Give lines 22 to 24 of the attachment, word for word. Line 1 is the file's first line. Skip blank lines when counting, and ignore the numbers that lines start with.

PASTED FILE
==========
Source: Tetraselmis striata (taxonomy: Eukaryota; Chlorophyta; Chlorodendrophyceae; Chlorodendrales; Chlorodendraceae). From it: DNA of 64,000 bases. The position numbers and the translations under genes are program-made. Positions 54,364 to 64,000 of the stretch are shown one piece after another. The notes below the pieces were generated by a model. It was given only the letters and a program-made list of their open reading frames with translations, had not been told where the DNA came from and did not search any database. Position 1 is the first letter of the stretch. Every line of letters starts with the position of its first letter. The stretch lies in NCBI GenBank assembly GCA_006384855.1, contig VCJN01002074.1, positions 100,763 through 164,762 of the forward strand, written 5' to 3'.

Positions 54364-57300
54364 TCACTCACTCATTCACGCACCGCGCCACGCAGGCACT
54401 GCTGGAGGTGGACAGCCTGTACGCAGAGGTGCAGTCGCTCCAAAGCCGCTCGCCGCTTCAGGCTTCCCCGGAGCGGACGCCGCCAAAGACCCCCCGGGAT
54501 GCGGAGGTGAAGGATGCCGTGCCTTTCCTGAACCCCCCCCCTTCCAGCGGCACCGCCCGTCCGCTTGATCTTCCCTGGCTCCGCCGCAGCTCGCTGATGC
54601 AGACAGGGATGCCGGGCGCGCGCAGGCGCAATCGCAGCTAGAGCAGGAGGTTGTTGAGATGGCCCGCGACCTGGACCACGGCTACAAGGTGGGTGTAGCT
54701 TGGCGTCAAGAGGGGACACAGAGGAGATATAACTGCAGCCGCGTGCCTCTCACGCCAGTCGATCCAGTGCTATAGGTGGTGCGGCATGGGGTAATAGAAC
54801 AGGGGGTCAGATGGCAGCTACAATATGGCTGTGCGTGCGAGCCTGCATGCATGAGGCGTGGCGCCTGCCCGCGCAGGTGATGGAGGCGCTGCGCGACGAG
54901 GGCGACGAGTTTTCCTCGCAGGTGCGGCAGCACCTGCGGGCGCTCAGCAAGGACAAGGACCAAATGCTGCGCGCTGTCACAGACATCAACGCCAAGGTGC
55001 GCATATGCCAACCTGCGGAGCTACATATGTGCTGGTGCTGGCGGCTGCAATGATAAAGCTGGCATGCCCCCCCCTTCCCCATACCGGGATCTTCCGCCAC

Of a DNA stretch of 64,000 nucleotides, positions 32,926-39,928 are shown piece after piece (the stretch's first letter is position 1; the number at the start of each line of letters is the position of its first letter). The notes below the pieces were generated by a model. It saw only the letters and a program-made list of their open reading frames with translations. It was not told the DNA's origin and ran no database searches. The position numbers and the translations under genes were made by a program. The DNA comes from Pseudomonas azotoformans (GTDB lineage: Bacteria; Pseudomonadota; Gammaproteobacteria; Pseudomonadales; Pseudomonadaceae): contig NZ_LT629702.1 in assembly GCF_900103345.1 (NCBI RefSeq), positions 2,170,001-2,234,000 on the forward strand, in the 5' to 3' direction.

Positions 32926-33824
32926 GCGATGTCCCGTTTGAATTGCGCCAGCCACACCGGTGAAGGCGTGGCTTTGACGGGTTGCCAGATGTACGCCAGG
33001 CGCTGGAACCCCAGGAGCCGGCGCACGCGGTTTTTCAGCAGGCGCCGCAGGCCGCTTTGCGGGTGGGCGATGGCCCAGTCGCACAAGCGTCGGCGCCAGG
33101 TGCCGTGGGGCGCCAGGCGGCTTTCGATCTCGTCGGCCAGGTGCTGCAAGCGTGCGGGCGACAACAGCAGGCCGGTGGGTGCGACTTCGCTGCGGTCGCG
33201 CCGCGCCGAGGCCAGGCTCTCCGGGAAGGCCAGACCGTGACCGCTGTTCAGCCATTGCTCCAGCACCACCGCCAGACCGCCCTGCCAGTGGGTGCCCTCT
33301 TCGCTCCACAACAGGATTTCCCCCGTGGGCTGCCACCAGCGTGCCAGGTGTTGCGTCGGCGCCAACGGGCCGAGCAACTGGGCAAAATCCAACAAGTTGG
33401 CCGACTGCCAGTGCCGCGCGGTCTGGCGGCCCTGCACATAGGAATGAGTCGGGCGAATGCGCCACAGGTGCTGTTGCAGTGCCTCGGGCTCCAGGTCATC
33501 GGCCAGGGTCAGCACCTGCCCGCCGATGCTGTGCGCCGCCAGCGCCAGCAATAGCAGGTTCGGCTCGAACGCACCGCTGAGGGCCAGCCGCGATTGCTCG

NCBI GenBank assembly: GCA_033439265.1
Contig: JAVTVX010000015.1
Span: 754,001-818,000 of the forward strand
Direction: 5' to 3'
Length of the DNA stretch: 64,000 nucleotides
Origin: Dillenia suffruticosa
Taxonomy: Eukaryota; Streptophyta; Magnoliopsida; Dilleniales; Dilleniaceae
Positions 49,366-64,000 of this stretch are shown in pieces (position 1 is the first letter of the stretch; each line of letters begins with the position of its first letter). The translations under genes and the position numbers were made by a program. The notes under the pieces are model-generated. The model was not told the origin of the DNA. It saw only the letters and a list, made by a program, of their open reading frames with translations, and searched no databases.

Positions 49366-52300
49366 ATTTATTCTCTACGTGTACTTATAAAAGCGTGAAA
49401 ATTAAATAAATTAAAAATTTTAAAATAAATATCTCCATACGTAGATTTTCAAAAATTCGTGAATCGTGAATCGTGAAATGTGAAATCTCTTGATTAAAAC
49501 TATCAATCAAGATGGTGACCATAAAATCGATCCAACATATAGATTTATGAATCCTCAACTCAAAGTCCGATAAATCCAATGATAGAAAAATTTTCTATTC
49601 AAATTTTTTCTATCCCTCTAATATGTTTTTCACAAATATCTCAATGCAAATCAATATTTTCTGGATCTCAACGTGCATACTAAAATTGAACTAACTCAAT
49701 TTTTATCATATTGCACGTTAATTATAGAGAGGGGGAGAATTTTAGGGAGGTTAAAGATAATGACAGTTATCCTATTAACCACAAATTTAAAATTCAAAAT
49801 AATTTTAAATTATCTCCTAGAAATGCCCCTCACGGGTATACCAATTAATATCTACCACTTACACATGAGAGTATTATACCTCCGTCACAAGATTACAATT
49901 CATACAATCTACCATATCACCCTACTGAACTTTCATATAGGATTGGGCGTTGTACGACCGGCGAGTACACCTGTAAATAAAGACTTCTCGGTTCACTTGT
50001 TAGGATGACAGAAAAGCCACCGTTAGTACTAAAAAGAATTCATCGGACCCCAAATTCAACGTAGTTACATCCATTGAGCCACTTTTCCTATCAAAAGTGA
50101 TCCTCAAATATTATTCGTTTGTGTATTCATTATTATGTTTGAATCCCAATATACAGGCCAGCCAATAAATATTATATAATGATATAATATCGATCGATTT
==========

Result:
Span: 754,001-818,000 of the forward strand
Direction: 5' to 3'
Length of the DNA stretch: 64,000 nucleotides